Bengaluru: Excitement has been building on Oxford’s potential Covid vaccine after news portal ITV Thursday reported that positive data had been observed and will be released soon.
Additionally, the director of the Jenner Institute at the University of Oxford, which is developing the vaccine, said the “best scenario” would see final trial results in August and September, and vaccine rollouts in October, reported The Telegraph.
“I am hearing there will be positive news soon (perhaps tomorrow) on initial trials of the Oxford Covid-19 vaccine that is backed by AstraZeneca and supported by tens of millions of pounds of government money,” ITV’s political editor Robert Peston wrote.
“The first data is due be published in The Lancet,” the report said.
However, The Lancet has since clarified that the data will be released only Monday, according to a Reuters report.
The vaccine is currently in a combined Phase II/III trial in UK and Phase III trials in Brazil and South Africa. However, the vaccine developers are yet to release findings from their Phase I trial — which establishes safety, checks for commonly expected side-effects and confirms whether an immune response is induced.
“Apparently the vaccine is generating the kind of antibody and T-cell (killer cell) response that the researchers would hope to see,” wrote Peston.
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The ongoing work into Phase II and III began based on past established safety.
The vaccine is being licenced and manufactured currently in partnership with AstraZeneca.
Pune-based Serum Institute had also announced plans of mass producing the vaccine in India.
The Oxford Vaccine Group recruited 1,102 participants for the Phase I trials in April in the UK. The vaccine administration and immunisation were concluded in May and observations to see if anyone contracted the disease have been ongoing.
Phase I trials to establish safety need to proceed slow. Multiple people cannot be vaccinated together, and the trial itself involves very few participants.
For the first two days, the trial only vaccinated two and six patients, respectively, monitoring each group for two full days before proceeding. Participants logged their symptoms for three weeks and had multiple follow-up visits that included bloodwork.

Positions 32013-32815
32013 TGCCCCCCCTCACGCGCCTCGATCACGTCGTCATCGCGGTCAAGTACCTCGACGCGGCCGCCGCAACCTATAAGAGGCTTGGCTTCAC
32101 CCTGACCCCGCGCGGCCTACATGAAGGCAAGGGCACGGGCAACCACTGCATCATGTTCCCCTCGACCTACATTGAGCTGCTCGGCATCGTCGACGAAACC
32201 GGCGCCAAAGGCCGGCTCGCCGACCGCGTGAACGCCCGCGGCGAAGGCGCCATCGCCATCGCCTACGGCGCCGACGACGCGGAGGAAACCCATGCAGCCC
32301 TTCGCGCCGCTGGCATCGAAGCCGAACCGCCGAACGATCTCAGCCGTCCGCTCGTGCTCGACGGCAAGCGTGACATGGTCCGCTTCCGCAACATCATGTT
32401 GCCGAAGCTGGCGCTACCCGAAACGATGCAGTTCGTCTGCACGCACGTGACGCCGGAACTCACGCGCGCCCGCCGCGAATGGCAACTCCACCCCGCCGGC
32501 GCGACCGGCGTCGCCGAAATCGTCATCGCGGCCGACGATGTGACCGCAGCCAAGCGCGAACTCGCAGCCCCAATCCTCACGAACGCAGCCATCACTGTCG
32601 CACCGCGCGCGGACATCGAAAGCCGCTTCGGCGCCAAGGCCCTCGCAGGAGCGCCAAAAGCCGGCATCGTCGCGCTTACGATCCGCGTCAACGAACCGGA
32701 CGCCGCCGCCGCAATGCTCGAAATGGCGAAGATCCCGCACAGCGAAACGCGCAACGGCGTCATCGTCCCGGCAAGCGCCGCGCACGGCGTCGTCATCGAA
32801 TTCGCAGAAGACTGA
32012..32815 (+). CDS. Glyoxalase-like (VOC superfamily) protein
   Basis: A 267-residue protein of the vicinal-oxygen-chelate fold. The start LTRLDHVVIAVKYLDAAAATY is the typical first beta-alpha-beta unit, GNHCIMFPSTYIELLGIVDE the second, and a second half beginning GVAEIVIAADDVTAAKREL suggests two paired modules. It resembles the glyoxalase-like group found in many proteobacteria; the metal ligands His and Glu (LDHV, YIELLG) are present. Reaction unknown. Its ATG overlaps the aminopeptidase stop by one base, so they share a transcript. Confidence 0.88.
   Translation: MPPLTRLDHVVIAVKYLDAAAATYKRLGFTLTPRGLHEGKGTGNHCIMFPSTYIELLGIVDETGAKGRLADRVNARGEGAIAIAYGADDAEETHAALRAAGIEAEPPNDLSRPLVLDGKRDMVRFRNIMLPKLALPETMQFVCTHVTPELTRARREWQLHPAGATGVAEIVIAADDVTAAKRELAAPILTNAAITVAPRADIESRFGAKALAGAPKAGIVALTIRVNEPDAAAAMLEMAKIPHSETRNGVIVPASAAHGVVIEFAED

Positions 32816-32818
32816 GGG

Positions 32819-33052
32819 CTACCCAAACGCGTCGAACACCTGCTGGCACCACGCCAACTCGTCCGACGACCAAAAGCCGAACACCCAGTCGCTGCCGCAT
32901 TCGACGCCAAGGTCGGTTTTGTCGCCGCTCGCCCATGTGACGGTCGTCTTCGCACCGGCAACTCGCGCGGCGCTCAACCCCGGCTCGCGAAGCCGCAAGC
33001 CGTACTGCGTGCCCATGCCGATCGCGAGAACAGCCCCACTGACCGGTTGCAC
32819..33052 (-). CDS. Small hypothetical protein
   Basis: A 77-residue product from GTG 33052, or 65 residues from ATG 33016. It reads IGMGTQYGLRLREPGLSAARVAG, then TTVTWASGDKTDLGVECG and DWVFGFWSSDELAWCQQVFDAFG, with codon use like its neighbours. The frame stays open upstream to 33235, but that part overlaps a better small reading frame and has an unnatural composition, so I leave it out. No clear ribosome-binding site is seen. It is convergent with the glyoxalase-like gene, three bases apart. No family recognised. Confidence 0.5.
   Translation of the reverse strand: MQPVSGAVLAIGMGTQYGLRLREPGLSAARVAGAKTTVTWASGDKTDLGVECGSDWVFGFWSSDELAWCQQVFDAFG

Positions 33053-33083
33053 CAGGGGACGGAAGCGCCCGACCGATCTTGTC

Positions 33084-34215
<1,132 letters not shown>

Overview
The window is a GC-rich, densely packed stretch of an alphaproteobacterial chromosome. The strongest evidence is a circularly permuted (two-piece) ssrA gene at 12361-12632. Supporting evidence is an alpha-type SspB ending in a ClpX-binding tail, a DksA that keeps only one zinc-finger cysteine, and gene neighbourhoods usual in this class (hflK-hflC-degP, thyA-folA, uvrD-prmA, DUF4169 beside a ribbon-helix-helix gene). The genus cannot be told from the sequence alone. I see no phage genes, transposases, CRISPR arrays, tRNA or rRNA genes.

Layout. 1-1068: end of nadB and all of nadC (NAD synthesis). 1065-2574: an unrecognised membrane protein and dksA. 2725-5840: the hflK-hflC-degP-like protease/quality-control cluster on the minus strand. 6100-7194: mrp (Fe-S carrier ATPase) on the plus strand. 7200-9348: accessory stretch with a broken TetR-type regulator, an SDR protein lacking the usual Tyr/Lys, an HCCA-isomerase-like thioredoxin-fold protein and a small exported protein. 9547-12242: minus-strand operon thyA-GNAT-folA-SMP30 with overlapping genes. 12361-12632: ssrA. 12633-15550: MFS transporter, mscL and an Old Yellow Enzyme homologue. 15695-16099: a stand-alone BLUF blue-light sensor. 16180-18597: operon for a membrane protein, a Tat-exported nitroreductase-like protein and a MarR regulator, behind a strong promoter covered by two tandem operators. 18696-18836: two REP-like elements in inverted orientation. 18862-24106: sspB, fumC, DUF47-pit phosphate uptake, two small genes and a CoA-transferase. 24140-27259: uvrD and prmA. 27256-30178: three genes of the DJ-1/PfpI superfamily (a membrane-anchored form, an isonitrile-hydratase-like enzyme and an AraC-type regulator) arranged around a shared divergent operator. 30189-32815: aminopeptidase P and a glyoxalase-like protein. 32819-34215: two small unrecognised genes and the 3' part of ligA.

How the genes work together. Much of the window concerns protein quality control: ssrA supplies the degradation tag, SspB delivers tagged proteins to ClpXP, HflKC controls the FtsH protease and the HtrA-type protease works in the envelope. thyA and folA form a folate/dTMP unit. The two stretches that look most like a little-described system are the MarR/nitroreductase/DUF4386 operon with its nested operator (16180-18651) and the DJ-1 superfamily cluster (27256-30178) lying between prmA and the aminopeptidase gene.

Due to ethical reasons, directly exposing people to a virus (called human challenge trials) is forbidden typically. It is unclear if these will commence at some point due to the emergency nature of this pandemic.
A preclinical trial in pigs showed that two doses produced a boosted antibody response than a single dose.
At the end of June, a Phase III trial, which enrols thousands of participants to test and establish efficacy, commenced in Brazil using healthy volunteers. The trial recruited 5,000 candidates.
Meanwhile, over 4,000 participants in the UK are undergoing the trial, with a planned addition of 10,000 more. An additional Phase III trial has also commenced in South Africa.
How the vaccine works
The Oxford vaccine is officially called the ChAdOx1 nCoV-19, and named AZD1222.
It is a viral vector vaccine which uses a common-cold causing virus ChAdOx1. The weakened form of this adenovirus, which causes infections in chimpanzees, has been genetically changed so that it cannot replicate in humans.
Furthermore, many strains of adenoviruses already circulate in the human population, although humans do not have antibodies to this particular strain, enabling antibody response.
For working against Covid-19, the spike protein of the SARS-CoV-2 virus has been inserted into the ChAdOx1 virus in this vaccine.
“By vaccinating with ChAdOx1 nCoV-19, we are hoping to make the body recognise and develop an immune response to the spike protein that will help stop the SARS-CoV-2 virus from entering human cells and therefore prevent infection,” say the developers.
The speculation of the production of B cells and killer T cells is good news for the vaccine. B cells and T cells are triggered when the body’s adaptive immune response kicks in, provoking a strong immune reaction. Killer T cells, called cytotoxic T cells, are responsible for destroying infected cells in our bodies, and B cells are responsible for producing antibodies.
B cells and T cells can also produce memory cells, which remember the virus and can produce a robust and quick immune response upon encountering the virus again.
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